I am crowd-funding a collection of short stories. As I’m sure many of you have found out, short story collections are not looked upon favourably by agents or publishers in the UK. This is not the case in the US, Asia or even as close as Ireland. A handful of UK companies do consider collections but to be honest you have to either be a best-selling author already or have won a major short story prize to get past the slush pile, even then you’ll probably have to have a novel ready to go. My first book, Starlings, was a daisy chain collection of inter-linked stories. It was published by a tiny but gutsy indie called Revenge Ink. I didn’t have an agent then because no-one I applied to represented short stories, “if you wanted to get back in touch when you have written a novel, we would be delighted to represent you.” Does this sound familiar to anyone? I still haven’t got an agent and with this second book, In The Future Everyone Will Be World Famous For Fifteen Minutes, I didn’t even try to get one. This collection is themed around fame and celebrity culture but there’s no way I can pretend it is a novel; each story is individual. I half-heartedly sent it off to a few US companies until somebody suggested I try the innovative crowd-funding publisher Unbound.
Since the company was established in 2010, Unbound has gone from strength to strength. Their catalogue includes books by Jonathan Meades, Terry Jones, Kate Mosse and a Booker Prize listee (Paul Kingsnorth with The Wake). The company promo declares that, “authors get to write the books they want to write and readers get to read real books, that in a crowded, celebrity obsessed market place might never see the light of day.” This sounded very appealing to me. I sent my submission off and heard that it was successful after about 3 weeks. Crowd-funding is a fast-paced business. Unbound wanted me to upload a promo, a cover, biography, extract and synopsis within 24 hours in order to go live with the project immediately. You typically get 90 days to raise around £3,000 in pledges. It’s a hard slog of marketing, press releases, events, blog posts, radio interviews and local TV. If you do reach your target Unbound allocate you an editor and then your book gets the same treatment as it would from any major publisher. There are lots of levels of pledge from digital copies to launch tickets to manuscript assessments.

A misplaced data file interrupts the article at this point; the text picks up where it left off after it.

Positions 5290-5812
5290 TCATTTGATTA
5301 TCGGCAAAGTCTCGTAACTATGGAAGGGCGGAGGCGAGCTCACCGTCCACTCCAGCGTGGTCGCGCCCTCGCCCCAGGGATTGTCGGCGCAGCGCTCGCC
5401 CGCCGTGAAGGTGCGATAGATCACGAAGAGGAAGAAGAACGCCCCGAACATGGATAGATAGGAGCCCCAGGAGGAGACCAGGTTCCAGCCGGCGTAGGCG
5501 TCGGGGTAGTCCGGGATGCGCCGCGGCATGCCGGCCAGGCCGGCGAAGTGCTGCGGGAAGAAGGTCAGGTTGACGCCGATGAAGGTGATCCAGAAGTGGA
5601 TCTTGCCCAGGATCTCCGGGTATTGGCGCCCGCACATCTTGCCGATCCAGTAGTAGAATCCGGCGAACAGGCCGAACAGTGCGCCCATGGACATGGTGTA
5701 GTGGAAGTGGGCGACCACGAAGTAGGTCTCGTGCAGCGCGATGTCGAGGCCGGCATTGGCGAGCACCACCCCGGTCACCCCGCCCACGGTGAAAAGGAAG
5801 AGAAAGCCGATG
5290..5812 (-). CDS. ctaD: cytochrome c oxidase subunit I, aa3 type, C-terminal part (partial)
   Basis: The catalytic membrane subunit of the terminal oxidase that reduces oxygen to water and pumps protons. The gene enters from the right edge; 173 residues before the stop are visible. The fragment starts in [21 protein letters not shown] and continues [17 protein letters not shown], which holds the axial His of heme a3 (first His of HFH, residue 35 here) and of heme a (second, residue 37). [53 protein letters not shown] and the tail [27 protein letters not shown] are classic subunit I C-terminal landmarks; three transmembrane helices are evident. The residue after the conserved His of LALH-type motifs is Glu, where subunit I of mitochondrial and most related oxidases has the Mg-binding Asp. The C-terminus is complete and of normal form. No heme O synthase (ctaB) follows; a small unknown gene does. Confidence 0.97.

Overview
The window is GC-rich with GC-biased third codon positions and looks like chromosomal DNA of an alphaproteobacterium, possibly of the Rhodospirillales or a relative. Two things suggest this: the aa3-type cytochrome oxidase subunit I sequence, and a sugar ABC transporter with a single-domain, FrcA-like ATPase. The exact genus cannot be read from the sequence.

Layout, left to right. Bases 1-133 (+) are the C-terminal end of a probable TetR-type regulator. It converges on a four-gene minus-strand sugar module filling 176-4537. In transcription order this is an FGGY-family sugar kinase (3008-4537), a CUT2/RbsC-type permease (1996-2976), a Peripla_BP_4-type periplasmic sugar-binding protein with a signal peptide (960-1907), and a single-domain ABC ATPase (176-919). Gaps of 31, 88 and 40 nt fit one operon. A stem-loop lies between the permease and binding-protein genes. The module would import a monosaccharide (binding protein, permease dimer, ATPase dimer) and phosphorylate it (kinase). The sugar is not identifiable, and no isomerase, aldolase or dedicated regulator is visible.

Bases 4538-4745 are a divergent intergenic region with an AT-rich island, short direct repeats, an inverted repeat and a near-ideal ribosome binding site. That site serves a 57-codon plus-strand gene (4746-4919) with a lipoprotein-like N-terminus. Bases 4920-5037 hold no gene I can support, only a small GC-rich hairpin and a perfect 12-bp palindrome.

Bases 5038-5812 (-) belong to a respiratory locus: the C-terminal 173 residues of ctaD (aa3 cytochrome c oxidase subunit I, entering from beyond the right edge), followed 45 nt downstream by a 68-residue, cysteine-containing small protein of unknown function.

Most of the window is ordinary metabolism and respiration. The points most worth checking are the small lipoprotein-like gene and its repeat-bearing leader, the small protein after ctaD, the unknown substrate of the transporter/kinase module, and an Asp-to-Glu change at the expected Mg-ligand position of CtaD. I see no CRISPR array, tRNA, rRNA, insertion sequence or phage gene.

I am partially doing this to prove that, contrary to what most UK publishers and agents think, short stories are popular and deserve more consideration. If you would like to see more short story collections published you could start by pledging to this one.
Brighton’s Latest TV made a short film about the project which you can view by clicking here Fifteen Minutes of Fame? No Thanks!
7 thoughts on “I’m Trying To Prove Short Stories Are Popular”
What a fantastic idea. I believe Unbound are great and the future of publishing. You have my pledge.
Good luck with that. Sure, There are outlets for short stories but the Irish ones, like the Munster Literature Centre, The Stinging Fly or, even The Irish Times, tend to be cliqueish. I’ve had a few short stories published but mostly in monthly magazines that rarely get past their third issue. The funniest rejection letter I got, and I have plenty of those and like most writers, carry them around like badges of distinction, came from a New Zealand literary magazine who expressed outrage at the ‘stage Oirishness’ of my short story, https://dermotthayes.com/?s=Donkey+Race+in+Lixnaw, Donkey Race in Lixnaw. So, I published my own collection of short stories and continue to write them, as a literary genre in their own right.
I write short fictional and have been successful in a number of competitions. The problem seems to lie with the reading public. Once a year I force a collection on a book group I belong to. Many of then are avid and eclectic readers, but feel no shame in decliaring that they hate short stories…but why? They either believe all short stories have an obvious twist in the tale or they mourn them ending and not being a novel. Short fiction is a wonderful place for the writer to experiment, the reader to be exposed to a miriad of tales, tones and ideas. If our book devoted reading public would buy them publishers would publish them. I push short story collections on readers at every opportunity, after all we don’t always have the time to read a full length novel. The book group be tucking into Patricia Dunker Seven Tales of Sex and Death, which should make for an interesting discussion!
Or, you could try Postcard from a Pigeon and Other Stories, https://www.amazon.com/Postcard-Pigeon-Other-Stories-Dermott-ebook/dp/B007CK9LY2
Pingback: May Round-Up III | ShortStops
I couldn’t find a publisher for my 40 israel short stories so I send the collection free online to anyone interested. You or they should send me their email if interested.
Pingback: Why I’m an indie author | A Writer's Convenient Truth